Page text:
fugazi

REVIEW: Marillion – Early Stages (Official Bootleg Box Set 1982-1987) / The Highlights

This review dedicated to the great Uncle Meat.  Part 1 of a 2 part series!

MARILLION – Early Stages (Official Bootleg Box Set 1982-1987) (EMI)

This is the first of two Marillion Official Bootleg box sets.  The second covers the Hogarth years 1990-1994.  Mine came with an autographed print!

I listened to this box again over the course of a week.  I chose the car as the setting.  I’ve spent a lot of time driving to Marillion in the past (lots of great memories) so this setting works for me.  I enjoy loading long box sets onto my car MP3 player.  I did that recently with the 12 CD Deep Purple Bootleg Series box set.  As soon as I was done with that one, I dove into Early Stages.

I also acquired the recent compilation Early Stages: The Highlights.  Why, you ask?  Well, like many “highlights” packages, they usually stick on one exclusive song to get you to buy the same thing twice.  The bait is “Market Square Heroes” Fife Aid 1988, the final song of the final show with Fish.  OK, I’ll bite.MARILLION_0009

I don’t have a lot to say specifically about any of the concerts included in this box set.  There are a lot of songs from periods before they were recorded on albums, and that’s cool.  There are four different drummers on this set*, representing the rarely documented transitional periods in Marillion’s lineup.  The discs are all of great sonic quality considering the years they were recorded.  Fish is a great frontman, usually funny but occasionally serious, and always entertaining.

Here are some observations about some of the set’s highlights.  From The Mayfair, Glasgow, 1982:  “He Knows You Know” is not quite as slick as we’re used to, a little tentative, but no less powerful.  An early version of “She Chameleon” is quite different musically from what it would become, although the lyrics are mostly in place.

When you get to the Marquee show (December of ’82), Fish is especially talkative and sentimental.  The gem here is obviously “Grendel”, a song which never ceases to amaze me.  Fish’s expressive voice has me hook, line and sinker.  You’ll be treated to the complete workout of “Grendel” again in 1983 (Reading).  The 1984 Hammersmith concert has emotional classics like “Jigsaw” and “Cinderella Search”.  The real treat is an early version of the first track for the forthcoming album Misplaced Childhood; a track Fish calls “Side One”.  It’s an early version, the lyrics still not all the way there, and it’s missing the entire “Lavender” section.  But you can hear the shape of things to come.

Hey Uncle Meat! Who’s your favourite lyricist?

The box set closes with a late period show, and a big one:  Wembley, 1987.  A good chunk of Misplaced Childhood (all of Side One) and Clutching at Straws are presented.  There are only a couple oldies:  “Fugazi” and “Incubus”.  This is a slicker, more commercial-sounding band, much more skilled at writing complicated yet catchy music.

Of note:  there are a whopping 15 pages full of liners notes by one Derek W. Dick, aka Fish, and new cover art by Mark Wilkinson!  If that doesn’t sell this set, then nothing will.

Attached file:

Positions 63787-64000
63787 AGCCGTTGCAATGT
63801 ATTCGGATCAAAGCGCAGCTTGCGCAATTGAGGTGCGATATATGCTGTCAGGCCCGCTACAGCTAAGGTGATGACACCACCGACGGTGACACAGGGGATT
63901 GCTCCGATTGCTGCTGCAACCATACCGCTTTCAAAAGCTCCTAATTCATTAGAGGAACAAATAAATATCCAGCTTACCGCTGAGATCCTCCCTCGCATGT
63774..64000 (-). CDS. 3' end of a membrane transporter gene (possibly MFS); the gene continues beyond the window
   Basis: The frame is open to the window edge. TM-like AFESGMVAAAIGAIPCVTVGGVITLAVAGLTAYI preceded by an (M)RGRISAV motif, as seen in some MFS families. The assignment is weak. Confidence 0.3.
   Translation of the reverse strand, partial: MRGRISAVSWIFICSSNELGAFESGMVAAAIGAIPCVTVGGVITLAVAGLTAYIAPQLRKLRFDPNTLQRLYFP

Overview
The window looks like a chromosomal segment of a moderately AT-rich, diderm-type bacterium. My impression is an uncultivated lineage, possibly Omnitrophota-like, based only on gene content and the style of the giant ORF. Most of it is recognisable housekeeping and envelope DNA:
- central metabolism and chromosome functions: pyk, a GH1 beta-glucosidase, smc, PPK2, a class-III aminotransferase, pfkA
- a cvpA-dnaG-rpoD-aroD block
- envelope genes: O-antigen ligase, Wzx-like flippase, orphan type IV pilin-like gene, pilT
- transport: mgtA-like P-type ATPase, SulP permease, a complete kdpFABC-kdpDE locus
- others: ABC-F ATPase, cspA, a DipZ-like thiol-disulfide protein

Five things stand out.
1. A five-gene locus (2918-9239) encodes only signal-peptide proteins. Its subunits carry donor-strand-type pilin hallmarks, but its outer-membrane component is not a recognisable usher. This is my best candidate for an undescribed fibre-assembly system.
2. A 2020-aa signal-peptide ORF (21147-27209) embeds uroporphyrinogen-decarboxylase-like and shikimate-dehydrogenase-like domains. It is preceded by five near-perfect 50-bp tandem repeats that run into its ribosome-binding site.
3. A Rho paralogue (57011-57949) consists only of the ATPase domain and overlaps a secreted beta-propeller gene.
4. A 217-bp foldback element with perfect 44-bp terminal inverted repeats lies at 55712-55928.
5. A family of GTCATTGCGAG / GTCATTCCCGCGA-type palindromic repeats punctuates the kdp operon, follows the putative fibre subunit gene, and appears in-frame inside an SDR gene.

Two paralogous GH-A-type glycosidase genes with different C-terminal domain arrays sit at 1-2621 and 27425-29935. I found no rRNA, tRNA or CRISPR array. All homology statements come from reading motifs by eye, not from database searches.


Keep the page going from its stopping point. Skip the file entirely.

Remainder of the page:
5/5 stars

* Mick Pointer, John Martyr, Andy Ward, and Ian Mosely.  Only Jonathan Mover is not heard on this, although he is on the 6 CD Curtain Call box set.

REVIEW: Marillion – Fugazi

MARILLION – Fugazi (1998 2 CD edition, album originally released 1984)

Fugazi: Military slang meaning “fucked up situation”, coined in Vietnam.

Or: The making of Marillion’s second album.

After rolling through a couple drummers including Jonathan Mover, Marillion finally settled on Ian Mosely, the British veteran who is still in the band today. They settled in to record the “difficult” second album, which was dubbed Fugazi. It is a challenging listen, probably the most challenging of the original four. As such it tends to fall by the wayside today, despite the inclusion of the excellent single “Assassing”.

“I am the assassin, with tongue forged in eloquence. I am the assassin, providing your nemesis.”

It was a pointed statement at the ex-drummer Mick Pointer, from his former friend, lead vocalist Fish.

Lyrically, Fugazi represents the very best of Marillion of any era. In my humble opinion, both “Jigsaw” and the included B-side track “Cinderella Search” contain lyrics of great depth, beauty, emotion and multiple meanings. I like Fish’s use of homonyms, such as “Swam through the nicotine seize”.

Musically, this is a dense album that takes multiple listens to appreciate. Side one of the original album was catchier, with the two singles (“Punch & Judy” being the second) and the lullaby-like “Jigsaw”. Side two was more challenging, with longer heavier songs: “She Chameleon” and “Incubus” are good examples. Incidentally, Fish considered “Incubus” to be his greatest lyrical achievement, once again using homonyms. “I, the mote in your eye.”

The bonus disc contains the stellar B-side “Cinderella Search”, a song that goes through multiple sections before culminating with its powerful ending. “I always use the cue sheets but never the nets, never the nets, nevertheless.” Other B-sides include a remix of “Assassing” and the re-recorded version of “Three Boats Down From The Candy”. (I prefer the original.) This disc is rounded out by four demos of some of the more challenging songs.

The cover art is loaded with brilliance courtesy of Mark Wilkinson. Wilkinson and the band provide enlightening liner notes. You’ll want to make sure you read them. Did Mark Kelly really see a ghost? Find out inside.

5/5 stars